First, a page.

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Mikhail Botvinnik vs Nikolay Tikhonovich Sorokin
USSR Championship (1933), Leningrad URS, rd 12, Aug-29
Nimzo-Indian Defense: Classical. Noa Variation (E34)  ·  1-0


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Kibitzer's Corner
< Earlier Kibitzing  · PAGE 3 OF 3 ·  Later Kibitzing>
Aug-26-14  Caissas Clown: 4..d5 is not really in the spirit of the NID,is it? I would choose ..c5 every time.I suppose if Black really wishes to play that move,he could at least try to play like Lev Aronian :

I Sokolov vs Aronian, 2006

Premium Chessgames Member
  whiteshark: <patzer2: Instead of resigning Black might should have tried the tricky 12...Qb6!? > Good find, thanks!
Aug-26-14  Nick46: Yay, for the sacrosanct first coup. The week begins on a good footing (2 feet).
Premium Chessgames Member
  gofer: Nice to be back in the land of the living... ...i.e. High Speed Internet...

This one cropped up in Ray Keene's column in the Times quite recently, so nothing for me to do today.

Aug-26-14  Refused: Typical Nimzo-indian tactic is pending.

For the moment black can answer 12.Qa4+ ideas with the 12...Nc6

Let's remove the defender first.

12.Bxb8 now Black's best try is probably 12...Bxc3+ but to say it with Gertrude Stein.

<A piece is a piece is a piece.>

Aug-26-14  Chess Dad: It took about a minute or two.

I was thinking, if only if it wasn't for the Knight, I could play Qb5+ and take the loose Bishop.

Ah. I can take care of the pesky Knight.

12. Bxb8 Rxb8 13. Qb5+ Bd7 or ♕c6, or king move 14. Qxa5.

Premium Chessgames Member
  Once: <patzer2> That's a great spot. With best play, black doesn't lose a piece in today's puzzle. White still wins, but not in the simple Tuesdayesque fashion that we might imagine.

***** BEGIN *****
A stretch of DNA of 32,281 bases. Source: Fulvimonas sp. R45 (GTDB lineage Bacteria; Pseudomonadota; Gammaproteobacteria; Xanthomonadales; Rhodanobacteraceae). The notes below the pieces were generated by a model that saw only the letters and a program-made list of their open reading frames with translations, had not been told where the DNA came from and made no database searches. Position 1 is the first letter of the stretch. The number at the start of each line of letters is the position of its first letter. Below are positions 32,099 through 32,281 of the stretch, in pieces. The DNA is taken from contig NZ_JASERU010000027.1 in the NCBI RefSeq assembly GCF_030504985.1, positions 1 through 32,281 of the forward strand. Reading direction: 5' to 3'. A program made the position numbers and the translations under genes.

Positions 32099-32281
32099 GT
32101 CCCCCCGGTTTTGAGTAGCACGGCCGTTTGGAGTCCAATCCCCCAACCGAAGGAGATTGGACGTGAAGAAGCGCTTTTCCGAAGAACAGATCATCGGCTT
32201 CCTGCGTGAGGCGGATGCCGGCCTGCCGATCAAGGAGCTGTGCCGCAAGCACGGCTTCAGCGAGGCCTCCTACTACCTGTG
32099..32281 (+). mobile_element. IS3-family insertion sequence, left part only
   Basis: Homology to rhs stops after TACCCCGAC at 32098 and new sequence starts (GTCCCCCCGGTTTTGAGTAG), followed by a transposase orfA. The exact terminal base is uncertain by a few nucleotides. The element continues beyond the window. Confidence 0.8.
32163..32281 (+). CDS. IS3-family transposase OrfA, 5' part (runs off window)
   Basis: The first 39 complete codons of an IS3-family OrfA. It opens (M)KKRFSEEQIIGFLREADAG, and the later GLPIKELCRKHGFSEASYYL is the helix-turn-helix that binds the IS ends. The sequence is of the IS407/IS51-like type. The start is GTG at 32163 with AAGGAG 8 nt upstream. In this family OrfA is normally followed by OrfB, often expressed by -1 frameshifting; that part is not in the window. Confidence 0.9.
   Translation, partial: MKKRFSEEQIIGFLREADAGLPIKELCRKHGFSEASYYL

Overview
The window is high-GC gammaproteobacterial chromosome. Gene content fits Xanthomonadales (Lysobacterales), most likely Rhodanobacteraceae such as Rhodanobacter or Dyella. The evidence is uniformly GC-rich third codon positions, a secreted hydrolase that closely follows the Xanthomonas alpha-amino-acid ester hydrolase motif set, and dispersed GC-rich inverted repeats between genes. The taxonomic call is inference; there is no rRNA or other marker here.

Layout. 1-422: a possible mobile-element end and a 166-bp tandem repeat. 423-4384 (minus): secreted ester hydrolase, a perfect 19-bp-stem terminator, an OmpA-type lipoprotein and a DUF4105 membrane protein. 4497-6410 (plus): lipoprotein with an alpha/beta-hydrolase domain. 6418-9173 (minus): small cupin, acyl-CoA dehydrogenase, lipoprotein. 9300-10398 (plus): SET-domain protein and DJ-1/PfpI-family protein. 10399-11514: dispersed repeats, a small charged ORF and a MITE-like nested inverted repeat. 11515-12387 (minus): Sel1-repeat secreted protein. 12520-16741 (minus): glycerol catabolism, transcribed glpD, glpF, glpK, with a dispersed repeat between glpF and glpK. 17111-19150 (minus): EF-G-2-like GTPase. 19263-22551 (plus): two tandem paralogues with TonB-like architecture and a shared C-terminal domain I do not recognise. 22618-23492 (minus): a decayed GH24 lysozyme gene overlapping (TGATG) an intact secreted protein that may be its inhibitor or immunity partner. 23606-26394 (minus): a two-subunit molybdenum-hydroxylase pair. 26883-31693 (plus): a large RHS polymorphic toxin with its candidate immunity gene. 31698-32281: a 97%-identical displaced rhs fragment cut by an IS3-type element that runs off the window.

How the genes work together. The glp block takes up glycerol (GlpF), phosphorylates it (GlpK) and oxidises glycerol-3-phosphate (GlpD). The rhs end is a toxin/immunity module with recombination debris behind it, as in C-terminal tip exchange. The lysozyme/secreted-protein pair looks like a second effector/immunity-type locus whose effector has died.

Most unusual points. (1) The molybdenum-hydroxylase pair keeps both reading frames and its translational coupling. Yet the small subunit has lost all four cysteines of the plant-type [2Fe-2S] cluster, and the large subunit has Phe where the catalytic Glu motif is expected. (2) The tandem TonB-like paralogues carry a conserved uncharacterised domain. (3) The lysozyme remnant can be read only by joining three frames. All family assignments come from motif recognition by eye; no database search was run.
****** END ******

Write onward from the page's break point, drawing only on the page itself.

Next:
Picking up your line after 12...Qb6 13. Bb5+ Bd7 14. Bxd7+ Kxd7 15. Qxd5+ Kc8, we get to here:

click for larger view

Now white has a choice. He can either save his Bb8 or do something about black's threat of Bxc3+ and Bxa1. My Fritzie wants to save the bishop but he thinks that Ne2 or Kf2 are also fine (more than +2).

White ought to win because of his extra pawn. His king will also be safer than black. But it isn't quite the opening blunder-piece drop - resigns - that I had thought it was.

Good call!

Premium Chessgames Member
  offramp: I think that ♗ x ♘ on its home square early in the game is almost always a bad move. It's rare that it works out, like in this game.

White misses a trick in Tartakower vs Capablanca, 1924.

Aug-26-14  zb2cr: Thought process: "12. Qa4+ doesn't look like it works, due to 12. ... Nc6. Piling up on the pinned Knight with 13. Bb5 afterward looks too slow. Wait a minute, though: What if I play 12. Bxb8. Now, he doesn't have the Knight, so if he recaptures, I still win a piece."

And then there's <patzer2>'s not-quite-cook of the problem, Well done, sir!

Premium Chessgames Member
  Fusilli: <zb2cr: Thought process...>

Maybe, but considering it's Botvinnik, it's probably: "Huh? Is this a trap? No. Gobble the piece." All in a fraction of a fraction of a second.

Aug-26-14  Chess Dad: <Patzer2: Black might should have tried the tricky 12...Qb6!?>

Yes, good find.

Personally, after <Once's> position, I'd rather try 16. Ne2 Rxb8 17. 0-0 and although the material is close to even, the White King is safely castled, while the Black King has been exposed and it would take quite a lot of time to make him safe again.

Premium Chessgames Member
  gawain: Easy, once you realize that you are not looking for mate but only decisive material advantage.
Premium Chessgames Member